Deuteronomy finds the Hebrews poised to enter the promised land, listening to Moses’ farewell address and review of the Law. He calls the people to remember.

Deuteronomy 8:7–20 (ESV): 7 For the Lord your God is bringing you into a good land, a land of brooks of water, of fountains and springs, flowing out in the valleys and hills, 8 a land of wheat and barley, of vines and fig trees and pomegranates, a land of olive trees and honey, 9 a land in which you will eat bread without scarcity, in which you will lack nothing, a land whose stones are iron, and out of whose hills you can dig copper. 10 And you shall eat and be full, and you shall bless the Lord your God for the good land he has given you.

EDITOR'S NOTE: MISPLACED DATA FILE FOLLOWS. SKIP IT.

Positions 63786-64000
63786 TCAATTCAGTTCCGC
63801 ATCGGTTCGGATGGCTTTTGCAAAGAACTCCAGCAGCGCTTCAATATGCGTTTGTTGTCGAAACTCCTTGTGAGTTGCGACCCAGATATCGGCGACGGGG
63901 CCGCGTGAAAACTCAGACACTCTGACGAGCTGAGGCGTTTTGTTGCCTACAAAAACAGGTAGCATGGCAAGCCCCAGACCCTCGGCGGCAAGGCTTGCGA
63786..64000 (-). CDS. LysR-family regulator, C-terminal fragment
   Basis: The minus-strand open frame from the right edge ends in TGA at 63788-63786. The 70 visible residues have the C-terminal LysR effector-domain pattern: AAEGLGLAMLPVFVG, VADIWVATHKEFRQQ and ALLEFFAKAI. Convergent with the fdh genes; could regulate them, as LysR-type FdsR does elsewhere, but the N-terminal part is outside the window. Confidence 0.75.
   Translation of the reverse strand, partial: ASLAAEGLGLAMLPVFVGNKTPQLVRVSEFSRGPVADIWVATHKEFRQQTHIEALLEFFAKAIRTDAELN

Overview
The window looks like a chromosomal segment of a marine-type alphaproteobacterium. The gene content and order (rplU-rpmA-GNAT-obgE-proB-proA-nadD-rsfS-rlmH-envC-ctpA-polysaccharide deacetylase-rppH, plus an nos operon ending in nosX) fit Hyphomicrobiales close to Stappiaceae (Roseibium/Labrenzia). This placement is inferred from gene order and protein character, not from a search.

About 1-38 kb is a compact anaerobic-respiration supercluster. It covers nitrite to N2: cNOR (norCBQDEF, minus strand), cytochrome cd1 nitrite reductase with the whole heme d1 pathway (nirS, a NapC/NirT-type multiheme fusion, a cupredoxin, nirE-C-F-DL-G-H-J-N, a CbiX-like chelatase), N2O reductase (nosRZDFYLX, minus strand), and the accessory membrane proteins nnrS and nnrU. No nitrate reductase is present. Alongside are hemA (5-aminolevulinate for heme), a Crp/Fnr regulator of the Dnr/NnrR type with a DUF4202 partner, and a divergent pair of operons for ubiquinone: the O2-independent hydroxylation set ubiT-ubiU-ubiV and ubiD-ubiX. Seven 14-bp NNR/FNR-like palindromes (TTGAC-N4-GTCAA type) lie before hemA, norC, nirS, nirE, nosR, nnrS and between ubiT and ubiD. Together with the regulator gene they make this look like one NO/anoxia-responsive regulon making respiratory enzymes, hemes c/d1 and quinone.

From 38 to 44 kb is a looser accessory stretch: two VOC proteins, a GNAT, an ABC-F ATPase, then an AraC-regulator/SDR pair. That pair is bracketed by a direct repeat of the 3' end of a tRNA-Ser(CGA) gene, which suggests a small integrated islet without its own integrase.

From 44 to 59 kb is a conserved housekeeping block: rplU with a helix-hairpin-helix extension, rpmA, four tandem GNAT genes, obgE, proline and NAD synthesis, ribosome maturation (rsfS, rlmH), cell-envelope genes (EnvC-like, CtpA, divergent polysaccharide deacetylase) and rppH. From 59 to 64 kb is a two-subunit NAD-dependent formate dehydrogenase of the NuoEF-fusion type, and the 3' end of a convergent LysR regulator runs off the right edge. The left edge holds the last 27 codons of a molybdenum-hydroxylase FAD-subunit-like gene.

11 “Take care lest you forget the Lord your God by not keeping his commandments and his rules and his statutes, which I command you today, 12 lest, when you have eaten and are full and have built good houses and live in them, 13 and when your herds and flocks multiply and your silver and gold is multiplied and all that you have is multiplied, 14 then your heart be lifted up, and you forget the Lord your God, who brought you out of the land of Egypt, out of the house of slavery, 15 who led you through the great and terrifying wilderness, with its fiery serpents and scorpions and thirsty ground where there was no water, who brought you water out of the flinty rock, 16 who fed you in the wilderness with manna that your fathers did not know, that he might humble you and test you, to do you good in the end. 19 And if you forget the Lord your God and go after other gods and serve them and worship them, I solemnly warn you today that you shall surely perish. 20 Like the nations that the Lord makes to perish before you, so shall you perish, because you would not obey the voice of the Lord your God.